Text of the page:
Hands-on with the Motorola Cliq smartphone [review]

I recently got the chance to get hands-on with Motorola's major smartphone splash, the touchscreen-QWERTY slider smartphone called CLIQ. My take: Motorola's CLIQ is a game-changing device for T-Mobile.
Written by Andrew Nusca, Contributor

I recently got the chance to get hands-on with Motorola's major smartphone debut, the touchscreen-QWERTY slider smartphone called CLIQ.

My take: Motorola's CLIQ is a game-changing device for T-Mobile.

The CLIQ is a Google Android smartphone with a 3.1-inch touchscreen display and a full QWERTY slide-out keyboard. Building on the timid path that the T-Mobile G1 and myTouch 3G (both built by HTC) laid before it, the CLIQ combines the best elements of those Android-based devices and improves on the worst.

[Image Gallery: Motorola CLIQ with Motoblur]

To me, the CLIQ is a power user's dream phone: it combines touch and keyboard for choice of input; it offers Microsoft Exchange support as well as built-in Google services integration; it's got robust support for images, audio and video; it offers Wi-Fi, Bluetooth and 3G GSM connectivity.

[Read the full specifications list here]

Adding to that solid Android feature set is Motoblur, a Motorola interface that's built on top of the Google platform. Much more than a skin, Motoblur preserves most of the Android experience but allows Motorola to compete more directly with the Palm Pre and Apple iPhone on certain fronts. Like webOS on the Palm Pre, Motoblur bases contact and conversation between people on an identity, rather than the protocol (IM, e-mail, text, etc.). Similarly, Motoblur uses a feed-based widget architecture to surface content on the home page, rather than require you to dive into an app.

The experience is liberating. No longer needing to duck in and out of applications to stay connected, you find yourself watching activity as it comes in. The home screen can be customized to display various social media (Twitter, Facebook, Yahoo! Messenger, AIM, Google Talk, etc.), but it can also be programmed to display stocks, sports scores, news feeds (such as ZDNet!) and more.

Succinctly, Motoblur puts the untapped power of the Android platform closer to your fingertips.

The form factor helps round out the package. Since the full QWERTY keyboard -- which comes with a directional pad on the left side, which can be used for navigation or precise selection (such as copy and paste) in a way that one's stubby fingertip can't -- slides out from the phone's wide side, it's much more spacious and tactile than that of the Palm Pre.

The hardware felt solid and well-built in my hands, and the sliding hinge felt robust. Motorola's designers paid attention to detail, and finished the exposed backside of the touchscreen display with a stainless steel finish and glowing Motorola badge, only visible when the keyboard is extended.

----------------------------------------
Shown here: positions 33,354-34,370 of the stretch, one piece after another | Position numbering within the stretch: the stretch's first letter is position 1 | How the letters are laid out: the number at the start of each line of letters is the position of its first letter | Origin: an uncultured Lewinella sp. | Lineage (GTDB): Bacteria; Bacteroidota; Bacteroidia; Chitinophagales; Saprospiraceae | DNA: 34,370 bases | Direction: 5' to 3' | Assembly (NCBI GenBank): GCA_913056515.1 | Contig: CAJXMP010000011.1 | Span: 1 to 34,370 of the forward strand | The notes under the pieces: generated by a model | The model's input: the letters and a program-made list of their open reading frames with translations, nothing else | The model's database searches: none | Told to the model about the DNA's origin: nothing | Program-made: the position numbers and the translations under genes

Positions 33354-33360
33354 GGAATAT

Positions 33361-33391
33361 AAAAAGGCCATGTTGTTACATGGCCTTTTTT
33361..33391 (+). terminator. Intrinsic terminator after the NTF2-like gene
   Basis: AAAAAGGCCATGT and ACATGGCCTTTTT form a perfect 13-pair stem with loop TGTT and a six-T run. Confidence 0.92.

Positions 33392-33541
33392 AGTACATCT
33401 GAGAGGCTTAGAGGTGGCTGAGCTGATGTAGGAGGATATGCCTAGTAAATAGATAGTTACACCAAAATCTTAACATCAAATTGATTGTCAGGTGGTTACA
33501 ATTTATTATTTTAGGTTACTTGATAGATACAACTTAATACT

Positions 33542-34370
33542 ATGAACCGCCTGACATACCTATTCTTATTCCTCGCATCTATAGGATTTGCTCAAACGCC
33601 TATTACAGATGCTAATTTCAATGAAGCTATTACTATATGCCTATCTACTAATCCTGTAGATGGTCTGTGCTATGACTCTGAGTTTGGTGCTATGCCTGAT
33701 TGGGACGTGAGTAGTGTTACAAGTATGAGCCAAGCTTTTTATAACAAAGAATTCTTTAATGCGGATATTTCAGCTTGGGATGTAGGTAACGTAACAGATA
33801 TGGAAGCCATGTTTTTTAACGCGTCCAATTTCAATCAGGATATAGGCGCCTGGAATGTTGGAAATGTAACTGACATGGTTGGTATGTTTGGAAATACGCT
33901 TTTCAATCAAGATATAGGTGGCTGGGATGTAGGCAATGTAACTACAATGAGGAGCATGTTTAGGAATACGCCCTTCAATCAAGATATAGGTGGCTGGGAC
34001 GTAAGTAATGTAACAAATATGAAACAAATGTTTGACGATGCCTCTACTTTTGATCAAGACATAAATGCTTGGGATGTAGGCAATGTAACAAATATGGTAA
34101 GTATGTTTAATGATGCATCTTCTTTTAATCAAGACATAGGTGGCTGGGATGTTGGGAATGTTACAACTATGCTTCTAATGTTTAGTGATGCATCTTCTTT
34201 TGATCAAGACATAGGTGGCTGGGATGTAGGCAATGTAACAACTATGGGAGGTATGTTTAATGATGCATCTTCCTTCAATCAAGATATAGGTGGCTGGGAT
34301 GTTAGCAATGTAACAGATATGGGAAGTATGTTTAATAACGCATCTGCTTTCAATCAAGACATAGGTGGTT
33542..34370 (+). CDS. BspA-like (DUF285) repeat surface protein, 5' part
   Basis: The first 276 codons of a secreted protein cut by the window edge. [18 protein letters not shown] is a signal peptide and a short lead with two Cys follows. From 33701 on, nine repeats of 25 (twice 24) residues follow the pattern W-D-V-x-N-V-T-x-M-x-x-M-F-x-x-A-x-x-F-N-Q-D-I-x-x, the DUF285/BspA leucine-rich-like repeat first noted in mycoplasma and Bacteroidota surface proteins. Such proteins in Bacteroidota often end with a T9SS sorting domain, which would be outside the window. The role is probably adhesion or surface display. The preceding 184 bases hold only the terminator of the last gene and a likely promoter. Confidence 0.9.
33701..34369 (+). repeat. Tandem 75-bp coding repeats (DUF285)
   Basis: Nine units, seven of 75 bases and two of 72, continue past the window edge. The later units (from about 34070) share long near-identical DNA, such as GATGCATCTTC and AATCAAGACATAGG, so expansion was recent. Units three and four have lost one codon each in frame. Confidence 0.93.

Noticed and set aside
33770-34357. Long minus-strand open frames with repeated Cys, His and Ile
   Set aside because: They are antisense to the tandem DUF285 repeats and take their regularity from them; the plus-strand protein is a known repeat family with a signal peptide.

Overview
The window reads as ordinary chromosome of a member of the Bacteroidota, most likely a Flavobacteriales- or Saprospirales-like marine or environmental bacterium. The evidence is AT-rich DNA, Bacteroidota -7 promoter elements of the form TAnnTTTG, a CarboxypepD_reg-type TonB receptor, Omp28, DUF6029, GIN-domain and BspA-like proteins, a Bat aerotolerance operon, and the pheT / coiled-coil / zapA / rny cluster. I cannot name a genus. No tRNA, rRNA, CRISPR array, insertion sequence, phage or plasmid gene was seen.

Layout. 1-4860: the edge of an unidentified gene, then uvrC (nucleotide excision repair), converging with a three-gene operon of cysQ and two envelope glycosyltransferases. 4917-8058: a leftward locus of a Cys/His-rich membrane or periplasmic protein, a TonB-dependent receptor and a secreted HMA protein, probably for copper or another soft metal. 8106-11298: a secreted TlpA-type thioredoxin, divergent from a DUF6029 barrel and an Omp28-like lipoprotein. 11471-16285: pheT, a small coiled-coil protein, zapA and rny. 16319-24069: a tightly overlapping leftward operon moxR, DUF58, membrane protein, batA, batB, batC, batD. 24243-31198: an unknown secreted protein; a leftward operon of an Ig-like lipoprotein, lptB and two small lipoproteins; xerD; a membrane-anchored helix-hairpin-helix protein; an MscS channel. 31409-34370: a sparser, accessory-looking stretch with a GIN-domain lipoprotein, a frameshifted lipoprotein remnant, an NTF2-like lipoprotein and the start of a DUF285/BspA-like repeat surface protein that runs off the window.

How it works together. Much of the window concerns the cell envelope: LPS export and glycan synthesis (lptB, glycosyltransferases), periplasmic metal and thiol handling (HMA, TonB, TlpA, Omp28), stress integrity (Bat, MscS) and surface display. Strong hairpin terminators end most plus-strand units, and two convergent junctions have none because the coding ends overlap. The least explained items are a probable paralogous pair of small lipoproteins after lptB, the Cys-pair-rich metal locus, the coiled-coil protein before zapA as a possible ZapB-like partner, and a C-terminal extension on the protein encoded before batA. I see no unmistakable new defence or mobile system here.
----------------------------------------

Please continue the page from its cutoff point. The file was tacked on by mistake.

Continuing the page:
Motorola also decided to rethink Android's key set on the outside of the phone itself. Instead of using separate buttons for pick up, hang up, home, menu, back and search (such as on the myTouch 3G), Motorola centered the home button, encircling it with a ring to distinguish it from the other buttons, and flanked it with the menu and back buttons (the entire panel is flush).

The pick up and hang up buttons have been moved to virtual buttons that appear in the bottom corners of the display. While I enjoyed the simplicity of the button set on the outside, I thought the pick up/hang up buttons ought to be a bit bigger on-screen.

User-centric features have also made it to the CLIQ, including an accelerometer (for GPS navigation, games and input), a proximity sensor, an ambient light sensor, dual-mic noise cancellation and a standard 3.5mm audio jack that will support any headphones you may have.

I asked Christopher Conrad Edwards, a senior manager in Motorola's consumer experience design department, to run through the main features of the CLIQ for ZDNet readers.

Here's a video:

The video is immensely out of focus, but you can see (fuzzily) how the UI is manipulated and hear why it's designed that way.

As Edwards said in the video, the CLIQ attempts to organize the social, personal and professional streams of your life so you can access them without needing a separate app to launch, or worse, a separate device altogether.

Motorola told me that it's not positioning it for any specific audience, but Edwards spent considerable time showing me the various ways you can communicate with someone through a single method. While that's a no-brainer for social media types out there, it's also an extremely powerful tool for business users.

(The CLIQ also offers QuickOffice with Document Viewing.)

Add all that to a battery rated at 6 hours of continuous usage and a 5.6-ounce weight that felt lighter in my hand than the brick-like G1 (they actually weigh the same).

The CLIQ isn't a revolutionary device the way that Apple's iPhone was, but that's part of its appeal. A clever refinement of the Android platform, the Motoblur-powered CLIQ manages to pair the robust feature set of a BlackBerry with the smooth visual interface of an iPhone.

Together, that adds up to a compelling smartphone that could, if not poach users from other carriers, please T-Mobile customers immensely.

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